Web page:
The air pump 100 is controlled by the air pump controller 130. The on/off valve 38, that is energized by remote radio, controls the movements of the piston 33 inside the cylinder 34, based on the direction of the prevailing force acting on the shaft 32. When the reel is un-reeled faster than the ascending speed of the air transport shuttle, the spring 35 will push up the piston 33 and shaft 32. The air contained in the air pump 100 is push through the one way valve 95 for distribution. When the reel's brake is applied, the inertia force of the apparatus is a bigger than the force spring 35 can deliver, and therefore the shaft 32 is moved toward its extreme down position. In this position the air is entering the pump 100 through a one way valve 48, as illustrated in FIGS. 4, 5 and 7. The hydraulic fluid inside the cylinder 34 acts as a shock absorber.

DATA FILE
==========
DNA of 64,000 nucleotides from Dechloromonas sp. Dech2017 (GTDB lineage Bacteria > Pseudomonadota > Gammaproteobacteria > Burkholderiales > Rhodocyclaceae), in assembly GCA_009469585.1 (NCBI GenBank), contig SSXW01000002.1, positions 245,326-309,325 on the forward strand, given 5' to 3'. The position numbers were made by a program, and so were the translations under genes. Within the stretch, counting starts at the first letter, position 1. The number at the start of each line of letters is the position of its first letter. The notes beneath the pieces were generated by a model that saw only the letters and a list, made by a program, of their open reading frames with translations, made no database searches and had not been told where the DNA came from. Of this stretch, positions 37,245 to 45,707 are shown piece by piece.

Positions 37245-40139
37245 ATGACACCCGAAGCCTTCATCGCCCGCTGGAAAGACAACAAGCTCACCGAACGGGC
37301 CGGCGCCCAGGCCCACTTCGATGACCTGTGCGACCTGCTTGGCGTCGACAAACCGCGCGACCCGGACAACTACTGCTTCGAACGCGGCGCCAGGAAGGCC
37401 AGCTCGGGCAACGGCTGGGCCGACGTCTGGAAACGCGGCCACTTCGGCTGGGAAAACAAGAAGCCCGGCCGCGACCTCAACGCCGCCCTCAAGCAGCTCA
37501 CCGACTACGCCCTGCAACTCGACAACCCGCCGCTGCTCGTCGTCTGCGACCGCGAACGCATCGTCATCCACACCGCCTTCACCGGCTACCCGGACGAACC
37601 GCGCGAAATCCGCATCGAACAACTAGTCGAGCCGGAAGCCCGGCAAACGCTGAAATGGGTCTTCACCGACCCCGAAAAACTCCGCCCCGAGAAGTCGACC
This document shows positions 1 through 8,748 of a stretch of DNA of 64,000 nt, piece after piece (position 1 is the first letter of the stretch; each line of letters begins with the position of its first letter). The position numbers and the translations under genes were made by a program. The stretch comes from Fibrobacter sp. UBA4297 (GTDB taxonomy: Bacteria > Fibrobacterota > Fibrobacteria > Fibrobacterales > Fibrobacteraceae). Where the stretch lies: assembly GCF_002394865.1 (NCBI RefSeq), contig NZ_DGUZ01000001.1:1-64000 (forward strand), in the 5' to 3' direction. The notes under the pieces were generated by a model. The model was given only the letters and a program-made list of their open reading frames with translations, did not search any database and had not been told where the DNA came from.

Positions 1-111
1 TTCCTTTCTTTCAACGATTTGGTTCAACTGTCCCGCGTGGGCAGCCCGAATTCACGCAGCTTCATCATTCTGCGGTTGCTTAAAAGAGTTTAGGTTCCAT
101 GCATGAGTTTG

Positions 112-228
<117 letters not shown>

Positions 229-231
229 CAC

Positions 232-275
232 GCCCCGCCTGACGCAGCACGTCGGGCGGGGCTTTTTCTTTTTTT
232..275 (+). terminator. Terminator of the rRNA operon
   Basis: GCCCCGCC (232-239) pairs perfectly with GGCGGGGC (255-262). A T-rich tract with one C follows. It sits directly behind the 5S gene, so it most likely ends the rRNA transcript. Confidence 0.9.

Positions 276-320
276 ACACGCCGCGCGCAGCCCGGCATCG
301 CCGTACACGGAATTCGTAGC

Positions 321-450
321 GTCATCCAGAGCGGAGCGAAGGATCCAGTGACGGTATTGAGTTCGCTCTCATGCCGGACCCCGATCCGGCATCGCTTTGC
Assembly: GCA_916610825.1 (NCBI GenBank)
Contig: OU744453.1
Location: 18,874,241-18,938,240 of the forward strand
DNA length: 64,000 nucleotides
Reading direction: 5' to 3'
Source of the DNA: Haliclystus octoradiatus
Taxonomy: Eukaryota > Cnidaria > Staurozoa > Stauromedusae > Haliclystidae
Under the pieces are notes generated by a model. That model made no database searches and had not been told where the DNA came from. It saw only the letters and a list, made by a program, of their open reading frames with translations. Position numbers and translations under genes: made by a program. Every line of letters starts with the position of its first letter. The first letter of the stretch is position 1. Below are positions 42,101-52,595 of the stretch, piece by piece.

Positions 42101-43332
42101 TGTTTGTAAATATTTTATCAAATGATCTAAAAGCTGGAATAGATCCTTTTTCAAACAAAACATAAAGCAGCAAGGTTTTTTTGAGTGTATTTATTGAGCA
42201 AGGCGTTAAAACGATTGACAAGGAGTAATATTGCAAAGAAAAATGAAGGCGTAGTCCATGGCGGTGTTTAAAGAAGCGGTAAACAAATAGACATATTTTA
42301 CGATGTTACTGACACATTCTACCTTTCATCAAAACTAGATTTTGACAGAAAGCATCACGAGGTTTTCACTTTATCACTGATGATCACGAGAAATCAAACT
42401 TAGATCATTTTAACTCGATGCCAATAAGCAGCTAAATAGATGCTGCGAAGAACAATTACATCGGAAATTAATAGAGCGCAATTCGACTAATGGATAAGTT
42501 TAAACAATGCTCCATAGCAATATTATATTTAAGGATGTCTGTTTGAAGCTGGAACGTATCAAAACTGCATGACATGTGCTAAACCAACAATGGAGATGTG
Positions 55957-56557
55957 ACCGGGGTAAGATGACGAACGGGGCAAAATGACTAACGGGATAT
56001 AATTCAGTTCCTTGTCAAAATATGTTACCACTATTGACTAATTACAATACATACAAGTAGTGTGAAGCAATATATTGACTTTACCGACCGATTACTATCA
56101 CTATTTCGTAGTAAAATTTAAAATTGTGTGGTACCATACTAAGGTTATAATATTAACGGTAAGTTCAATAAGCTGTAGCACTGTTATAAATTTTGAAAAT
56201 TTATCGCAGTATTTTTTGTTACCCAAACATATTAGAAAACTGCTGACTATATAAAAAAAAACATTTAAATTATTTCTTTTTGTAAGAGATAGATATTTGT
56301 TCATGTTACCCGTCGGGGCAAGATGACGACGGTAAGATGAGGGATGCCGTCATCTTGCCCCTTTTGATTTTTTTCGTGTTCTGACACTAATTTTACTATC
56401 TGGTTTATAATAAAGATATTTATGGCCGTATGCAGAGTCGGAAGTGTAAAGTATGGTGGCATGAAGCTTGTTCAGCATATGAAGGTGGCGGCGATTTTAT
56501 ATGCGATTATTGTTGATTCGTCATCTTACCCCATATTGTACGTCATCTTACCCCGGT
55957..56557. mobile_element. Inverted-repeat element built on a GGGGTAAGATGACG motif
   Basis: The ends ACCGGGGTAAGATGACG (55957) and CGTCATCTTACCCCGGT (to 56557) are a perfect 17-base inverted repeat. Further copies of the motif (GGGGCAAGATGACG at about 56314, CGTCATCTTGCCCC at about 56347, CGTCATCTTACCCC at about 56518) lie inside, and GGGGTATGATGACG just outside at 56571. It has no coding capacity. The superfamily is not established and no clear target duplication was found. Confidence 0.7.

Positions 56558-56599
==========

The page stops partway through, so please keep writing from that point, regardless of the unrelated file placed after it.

When the apparatus is in the air loading position, shown in FIG. 1, the air intake valve 56 and the air exhaust valve 58 are open, and the conical column 50 is extended inside the air shuttle's flexible structure 44. When the air transport shuttle starts to ascend the pilot-valves 62 and 63 will be inflated by the air pump 100, in order to close the air intake valve 56 and the air exhaust valve 58, and to seal the air transport shuttle 42. During the air transport shuttle ascending phase, the three-way valve 99 gradually purges the air balloon enclosure 28, to allow the suspending means 20 to compensate for the lower surrounding atmosphere pressure, and to expand the lighter than air gas into the cylindrical balloon 30. When the air transport shuttle 42 has reached the maximum air shuttling altitude, the conical column 50 will expend outside the air shuttle's flexible structure 44, for maximum volume, see FIG. 2. At this time, the three-way valve 97, will partially purge the pilot-valve 62, in order open the air intake valve 56, and evacuate the water droplets accumulated at the bottom of conical column 50. When the air transport shuttle starts to descend, the air pump 100 will inflate the pilot valve 62 and closed the air intake valve 56. During the descending period, the air pump 100 will constantly supply pressurized air to balloon enclosure 28 in order to squeeze the cylindrical balloon 30 and to return the lighter than air gas back to the auxiliary balloon enclosure 24, and to the ring balloon 26. When the air transport shuttle 42 has reached an altitude below the inversion layer, and is ready to release its thermal bubbles, the three way valves 97 and 98 are activated to purge pilot valves 62 and 63, and to open the air exhaust valve 58 and the air intake valve 56. The air entering the air transport shuttle will push the warmer air inside through the exhaust windows 52 , and the auxiliary balloon enclosure 24 will help shaping a large diameter thermal bubble.